The Evil Within

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If you’ve seen any of the TV commercials promoting “The Evil Within” – where people have the bejesus scared out of them while playing the game in a dark room – then you already know that it’s aiming to put the “horror” back in the survival horror genre. Though not as scary as those ads would leave you to believe, “Resident Evil” creator Shinji Mikami’s latest game is dripping in creepy atmosphere – a nightmarish fever dream that’s equal parts psychological horror and Clive Barker gorefest. It doesn’t have a very strong story, but what “The Evil Within” lacks in a cohesive narrative, it makes up for with exhilarating gameplay that’s both frustrating and rewarding. Those familiar with the “Resident Evil” series will feel right at home, because it shares many of the same mechanics – like limited ammo and health – designed to keep you on the edge of your seat, always wary of what’s lurking around the corner. The game doesn’t always live up to its high expectations, especially if this really is Mikami’s swan song, but for fans of the genre, “The Evil Within” is just what the doctor ordered.

Disney Infinity: Marvel Super Heroes (2.0 Edition)

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After the success of the original “Disney Infinity,” it was only a matter of time before the game was expanded to include other properties, and it’s hard to imagine a better fit than Marvel. If you’ve never played the game before, there are two modes: Play Set, story-driven campaigns filled with missions and side quests, and the much-improved Toybox, an open world sandbox where you can create customized levels to share with friends. The “Marvel Super Heroes” starter pack comes with all the basics: the 2.0 edition of the game, the Infinity base where you insert the playset pieces and figures you want to unlock, an Avengers-themed playset and three figures (Iron Man, Thor and Black Widow). Though Play Set mode can get a bit repetitive, the ability to upgrade characters using hero-specific skill trees helps to keep things fresh, while Toybox adds limitless hours of additional gameplay. For those who don’t want to play as the included characters, you can purchase the rest of the Avengers separately, as well as additional playsets and figures based on “Guardians of the Galaxy” and “Ultimate Spider-Man.” Figures and power discs from the 1.0 edition are also forward compatible, which will be music to parents’ ears, because while the near-endless customizability of “Disney Infinity” is part of its charm, it doesn’t make it any less expensive when you factor in all the extra accessories, which is almost another hobby in itself.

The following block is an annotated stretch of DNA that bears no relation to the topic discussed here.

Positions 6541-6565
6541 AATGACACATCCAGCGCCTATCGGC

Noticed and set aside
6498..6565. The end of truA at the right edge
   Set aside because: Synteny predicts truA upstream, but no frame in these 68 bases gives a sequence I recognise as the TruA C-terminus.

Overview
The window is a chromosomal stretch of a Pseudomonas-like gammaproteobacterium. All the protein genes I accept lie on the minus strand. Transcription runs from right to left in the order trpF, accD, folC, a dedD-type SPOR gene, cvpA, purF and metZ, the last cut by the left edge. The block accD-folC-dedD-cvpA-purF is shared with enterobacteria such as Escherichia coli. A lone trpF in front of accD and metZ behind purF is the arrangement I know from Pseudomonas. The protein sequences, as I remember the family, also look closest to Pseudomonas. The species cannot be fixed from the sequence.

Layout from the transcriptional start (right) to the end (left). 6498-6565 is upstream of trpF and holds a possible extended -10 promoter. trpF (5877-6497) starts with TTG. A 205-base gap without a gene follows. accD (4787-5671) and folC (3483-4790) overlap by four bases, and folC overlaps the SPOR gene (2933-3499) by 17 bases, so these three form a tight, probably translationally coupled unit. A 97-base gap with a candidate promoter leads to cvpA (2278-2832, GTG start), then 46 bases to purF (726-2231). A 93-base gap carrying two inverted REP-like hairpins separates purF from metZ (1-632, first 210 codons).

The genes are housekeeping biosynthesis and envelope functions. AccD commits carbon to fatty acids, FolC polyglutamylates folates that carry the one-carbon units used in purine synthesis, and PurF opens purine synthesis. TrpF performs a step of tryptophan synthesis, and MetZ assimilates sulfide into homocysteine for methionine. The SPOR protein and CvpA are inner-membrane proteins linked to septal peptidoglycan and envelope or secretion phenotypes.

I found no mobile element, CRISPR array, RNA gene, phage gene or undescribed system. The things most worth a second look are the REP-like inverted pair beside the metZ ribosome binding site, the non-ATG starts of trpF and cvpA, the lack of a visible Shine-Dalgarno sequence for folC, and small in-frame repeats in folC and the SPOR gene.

The Wolf Among Us